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"Too many Americans are acting as if this fight is over. It is not," Biden said during remarks on the March jobs report.

Biden's timeline: "I've told people that if my administration did the hard work of getting shots to all Americans in the next few months, if the American people continued to do their part - mask up, practice social distancing - we could have a more normal July 4th," he continued. "But this is still April, not July. We aren't there yet. And so cases are going up again. The virus is spreading more rapidly in many places. Deaths are going up in some states."

"So I ask, I plead with you: Don't give back the progress we've all fought so hard to achieve. We need to finish this job," the president added.

Big picture: Administration officials have sought to balance optimism about the increasing number of vaccinated Americans with the reality of rising case numbers as states loosen restrictions on businesses and as more contagious variants spread.

Read more here.

Will vaccine passports be the biggest campaign issue of 2022?

Partisan battle lines are being drawn around coronavirus vaccine passports in what could become one of the defining issues of the 2022 midterm elections.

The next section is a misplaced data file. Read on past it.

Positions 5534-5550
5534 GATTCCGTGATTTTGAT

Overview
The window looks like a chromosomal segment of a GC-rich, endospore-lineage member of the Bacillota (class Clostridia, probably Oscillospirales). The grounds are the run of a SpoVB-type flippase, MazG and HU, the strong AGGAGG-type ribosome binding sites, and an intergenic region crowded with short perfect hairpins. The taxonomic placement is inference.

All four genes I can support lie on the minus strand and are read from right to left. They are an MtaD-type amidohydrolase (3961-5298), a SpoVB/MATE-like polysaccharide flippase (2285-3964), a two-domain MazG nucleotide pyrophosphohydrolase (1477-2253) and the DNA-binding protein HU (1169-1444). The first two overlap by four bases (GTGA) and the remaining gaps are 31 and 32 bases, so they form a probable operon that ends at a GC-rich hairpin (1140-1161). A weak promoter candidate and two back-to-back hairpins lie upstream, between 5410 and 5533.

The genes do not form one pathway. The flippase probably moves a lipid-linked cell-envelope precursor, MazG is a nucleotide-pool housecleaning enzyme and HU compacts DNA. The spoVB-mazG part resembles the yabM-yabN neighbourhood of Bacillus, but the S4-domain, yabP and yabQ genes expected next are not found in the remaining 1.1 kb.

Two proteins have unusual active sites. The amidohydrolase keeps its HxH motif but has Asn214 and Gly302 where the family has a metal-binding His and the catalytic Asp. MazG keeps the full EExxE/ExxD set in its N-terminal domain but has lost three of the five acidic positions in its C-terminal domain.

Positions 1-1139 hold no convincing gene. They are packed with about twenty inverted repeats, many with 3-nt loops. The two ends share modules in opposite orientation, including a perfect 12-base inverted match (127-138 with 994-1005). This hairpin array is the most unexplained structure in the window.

Why some Republicans think vaccine passports will backfire on Democrats

  Why some Republicans think vaccine passports will backfire on Democrats Republicans are seizing on the intensifying debate over coronavirus vaccination passports as part of their strategy for recapturing control of Congress in 2022. In interviews and conversations with The Hill, GOP strategists and operatives acknowledged the growing eagerness among Americans to be vaccinated against COVID-19. But many are also betting that emerging debates about so-called vaccine passports will help them play on voters' fears of government overreach and privacy violations.

A growing number of the Republican Party's most conservative members have seized on the passport proposals and expected guidance from the White House, blasting them as an example of government overreach that would isolate Americans who choose not to get vaccinated and violate the privacy of those who do.

The strategy could backfire: But that strategy carries some risks for the GOP, potentially giving Democrats a platform to tout their response to the coronavirus outbreak while simultaneously forcing Republicans to navigate the politics of the pandemic well into 2022.

"It's red meat for the base, sure, but this doesn't help us win back the middle," one veteran GOP campaign aide said. "It's just more of the culture wars ... and it also means talking about COVID instead of the damage being done by Democrats."

An example of Republican criticism: Rep. Marjorie Taylor Greene (R-Ga.), the controversial congresswoman whose conspiratorial remarks have drawn criticism even from some in her own party, this week dubbed the passports President Biden's "mark of the beast" and called the proposal a form of "corporate communism."

Read more here.